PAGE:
Truth & Reconciliation

Central Alberta is a significant historical landscape of the ancestral territories of the Cree, Blackfoot and Métis people. It was a place to meet in peace and trade, hold ceremonies and co-exist. It was an area that marked the crossing of the province from North to South, as well as a place for traders to venture into the mountains in the West, with East of Red Deer marking the largest Métis Settlement West of Red River.

The Truth and Reconciliation Commission of Canada (TRC) was established in 2008. Truth and Reconciliation is a process of healing relationships, sharing truths, listening to the knowledge that is being shared, and doing our part to redress past harms. It is taking the time to build and maintain mutually respectful relationships. Truth and Reconciliation is about learning the history and legacy of residential schools, and the many contributions Aboriginal peoples have made, and continue to make to Canadian society.  Indigenous children in Canada were removed from their families for over 100 years and sent to institutions known as residential schools. The Red Deer Industrial School operated from 1893–1919, it was located 5 kilometres west of Red Deer.

Red Deer’s Reconciliation Journey

City-Hall-Park-flags-photo credit: rdnewsNOW staff
photo credit: rdnewsNOW staff

The City of Red Deer honours the culture, heritage, and contributions of the First Nations, Inuit, and Métis people that have been a part of this landscape long before colonial settlement occurred. We stand with the Indigenous community in remembering the past, and look forward to affirming our relationship and partnership in actioning our local commitment to Truth and Reconciliation.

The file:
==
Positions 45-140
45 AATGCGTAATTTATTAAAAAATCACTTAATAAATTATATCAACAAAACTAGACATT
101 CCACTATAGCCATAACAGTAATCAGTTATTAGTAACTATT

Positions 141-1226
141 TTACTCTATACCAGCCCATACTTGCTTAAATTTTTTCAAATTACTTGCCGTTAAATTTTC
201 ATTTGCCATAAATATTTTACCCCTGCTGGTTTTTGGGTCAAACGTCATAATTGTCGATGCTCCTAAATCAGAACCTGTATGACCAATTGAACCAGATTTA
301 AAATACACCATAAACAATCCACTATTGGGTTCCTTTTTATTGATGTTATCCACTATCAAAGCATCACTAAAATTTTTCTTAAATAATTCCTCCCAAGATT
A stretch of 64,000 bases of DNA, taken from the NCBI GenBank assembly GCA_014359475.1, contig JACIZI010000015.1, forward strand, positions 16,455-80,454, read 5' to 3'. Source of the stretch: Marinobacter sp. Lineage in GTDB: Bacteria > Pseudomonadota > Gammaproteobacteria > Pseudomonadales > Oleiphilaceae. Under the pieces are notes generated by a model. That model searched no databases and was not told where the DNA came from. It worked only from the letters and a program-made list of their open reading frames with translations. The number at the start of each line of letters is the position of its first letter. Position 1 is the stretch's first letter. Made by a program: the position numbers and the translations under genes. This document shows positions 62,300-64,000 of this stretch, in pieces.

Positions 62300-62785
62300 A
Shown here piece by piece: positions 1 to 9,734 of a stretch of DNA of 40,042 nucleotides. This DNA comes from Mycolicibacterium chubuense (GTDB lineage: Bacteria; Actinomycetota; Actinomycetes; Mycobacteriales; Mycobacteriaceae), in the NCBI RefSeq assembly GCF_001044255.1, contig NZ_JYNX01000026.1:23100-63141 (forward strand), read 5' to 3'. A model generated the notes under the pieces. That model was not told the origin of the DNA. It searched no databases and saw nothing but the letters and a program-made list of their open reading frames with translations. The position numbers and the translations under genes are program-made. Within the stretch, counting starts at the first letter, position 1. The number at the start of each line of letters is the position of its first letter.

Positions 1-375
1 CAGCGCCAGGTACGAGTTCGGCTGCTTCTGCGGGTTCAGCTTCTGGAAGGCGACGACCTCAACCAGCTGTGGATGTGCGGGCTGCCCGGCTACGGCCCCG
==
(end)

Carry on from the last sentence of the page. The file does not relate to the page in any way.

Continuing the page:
We recognize with humility that the process of Truth and Reconciliation is one that takes time. We will learn from our mistakes and pursue a mutually respectful relationship. Acknowledging the land on which we live and the truth about the history is an important beginning to this relationship.

Do you have questions about Truth and Reconciliation?

A large part of Truth and Reconciliation is a commitment to respectful learning. Learning is a journey, it doesn’t happen overnight, and sometimes it’s hard to find a place to start. The following resources are provided for those seeking to learn more about Canada’s Indigenous history and our journey toward reconciliation.